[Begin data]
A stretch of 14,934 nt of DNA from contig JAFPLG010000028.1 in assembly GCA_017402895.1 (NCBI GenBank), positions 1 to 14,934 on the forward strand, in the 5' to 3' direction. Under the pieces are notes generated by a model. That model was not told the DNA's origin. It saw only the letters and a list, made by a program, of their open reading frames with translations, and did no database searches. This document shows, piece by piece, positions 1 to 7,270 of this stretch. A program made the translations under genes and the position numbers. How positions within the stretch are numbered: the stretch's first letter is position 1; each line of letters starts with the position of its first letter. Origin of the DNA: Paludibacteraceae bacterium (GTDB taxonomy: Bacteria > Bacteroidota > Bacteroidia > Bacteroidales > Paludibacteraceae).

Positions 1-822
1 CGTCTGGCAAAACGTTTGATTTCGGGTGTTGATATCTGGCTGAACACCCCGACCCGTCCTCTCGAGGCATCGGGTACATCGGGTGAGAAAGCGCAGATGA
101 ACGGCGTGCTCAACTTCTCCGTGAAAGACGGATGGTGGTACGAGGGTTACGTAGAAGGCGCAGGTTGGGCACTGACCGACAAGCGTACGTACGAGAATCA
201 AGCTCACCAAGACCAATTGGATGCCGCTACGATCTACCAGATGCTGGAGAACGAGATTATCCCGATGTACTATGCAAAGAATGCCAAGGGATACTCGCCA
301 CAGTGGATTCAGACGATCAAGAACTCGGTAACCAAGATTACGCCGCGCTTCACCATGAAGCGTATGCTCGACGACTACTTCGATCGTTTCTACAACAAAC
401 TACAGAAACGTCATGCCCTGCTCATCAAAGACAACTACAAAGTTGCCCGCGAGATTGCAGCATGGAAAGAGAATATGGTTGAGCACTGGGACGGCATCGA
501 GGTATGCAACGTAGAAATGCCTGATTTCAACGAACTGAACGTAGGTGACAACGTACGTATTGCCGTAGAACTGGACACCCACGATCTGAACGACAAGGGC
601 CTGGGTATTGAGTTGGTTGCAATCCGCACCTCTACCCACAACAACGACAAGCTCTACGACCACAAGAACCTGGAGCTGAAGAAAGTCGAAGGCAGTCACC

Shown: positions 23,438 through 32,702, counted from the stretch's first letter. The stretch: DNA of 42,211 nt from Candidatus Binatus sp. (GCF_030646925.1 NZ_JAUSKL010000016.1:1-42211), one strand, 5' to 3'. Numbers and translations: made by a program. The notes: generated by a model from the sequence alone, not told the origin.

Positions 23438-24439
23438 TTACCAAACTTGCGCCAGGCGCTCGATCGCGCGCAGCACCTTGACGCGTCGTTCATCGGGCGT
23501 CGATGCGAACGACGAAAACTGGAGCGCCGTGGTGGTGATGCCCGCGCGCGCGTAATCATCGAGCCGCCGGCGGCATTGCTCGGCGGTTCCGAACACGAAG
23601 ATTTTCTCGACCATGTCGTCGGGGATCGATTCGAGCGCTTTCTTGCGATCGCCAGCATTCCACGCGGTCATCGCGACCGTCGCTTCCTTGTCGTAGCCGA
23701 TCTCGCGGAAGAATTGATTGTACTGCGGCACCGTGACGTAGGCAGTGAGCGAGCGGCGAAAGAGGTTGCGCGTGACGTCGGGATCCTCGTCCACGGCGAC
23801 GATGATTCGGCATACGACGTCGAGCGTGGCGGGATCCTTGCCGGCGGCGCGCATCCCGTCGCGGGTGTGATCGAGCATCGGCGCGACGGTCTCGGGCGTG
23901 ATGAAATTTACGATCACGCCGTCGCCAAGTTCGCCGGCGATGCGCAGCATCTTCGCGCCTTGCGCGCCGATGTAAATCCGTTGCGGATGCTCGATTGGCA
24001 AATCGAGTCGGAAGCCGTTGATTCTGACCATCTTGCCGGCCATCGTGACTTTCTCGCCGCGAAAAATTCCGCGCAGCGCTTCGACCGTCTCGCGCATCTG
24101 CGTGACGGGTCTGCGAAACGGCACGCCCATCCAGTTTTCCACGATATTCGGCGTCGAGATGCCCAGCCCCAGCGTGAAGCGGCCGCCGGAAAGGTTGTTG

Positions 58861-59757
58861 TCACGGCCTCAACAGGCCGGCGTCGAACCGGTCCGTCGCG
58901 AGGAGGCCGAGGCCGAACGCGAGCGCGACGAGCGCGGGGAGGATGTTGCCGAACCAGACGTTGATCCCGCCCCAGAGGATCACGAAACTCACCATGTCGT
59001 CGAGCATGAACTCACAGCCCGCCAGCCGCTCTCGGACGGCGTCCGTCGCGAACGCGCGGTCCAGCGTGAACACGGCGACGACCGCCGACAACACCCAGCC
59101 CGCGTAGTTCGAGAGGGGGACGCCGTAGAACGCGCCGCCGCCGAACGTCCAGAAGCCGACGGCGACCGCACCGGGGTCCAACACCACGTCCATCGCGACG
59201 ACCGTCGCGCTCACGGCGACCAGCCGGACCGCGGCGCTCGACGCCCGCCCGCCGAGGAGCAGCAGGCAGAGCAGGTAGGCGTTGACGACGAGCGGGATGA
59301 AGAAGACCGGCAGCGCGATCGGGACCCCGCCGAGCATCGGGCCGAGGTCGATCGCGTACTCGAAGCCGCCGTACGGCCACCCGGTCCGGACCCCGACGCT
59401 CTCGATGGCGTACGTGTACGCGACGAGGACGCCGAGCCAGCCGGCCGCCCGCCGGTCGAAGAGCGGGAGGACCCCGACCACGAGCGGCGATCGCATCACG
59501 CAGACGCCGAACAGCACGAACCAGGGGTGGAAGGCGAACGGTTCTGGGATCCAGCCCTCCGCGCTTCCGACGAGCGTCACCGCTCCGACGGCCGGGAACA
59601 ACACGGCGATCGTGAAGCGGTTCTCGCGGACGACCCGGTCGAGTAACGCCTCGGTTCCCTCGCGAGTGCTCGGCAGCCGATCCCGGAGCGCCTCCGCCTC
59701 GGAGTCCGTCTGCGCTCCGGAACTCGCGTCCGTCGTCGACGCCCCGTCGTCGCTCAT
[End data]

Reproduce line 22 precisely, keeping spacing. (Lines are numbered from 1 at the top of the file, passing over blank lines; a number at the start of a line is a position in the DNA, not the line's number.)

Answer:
58901 AGGAGGCCGAGGCCGAACGCGAGCGCGACGAGCGCGGGGAGGATGTTGCCGAACCAGACGTTGATCCCGCCCCAGAGGATCACGAAACTCACCATGTCGT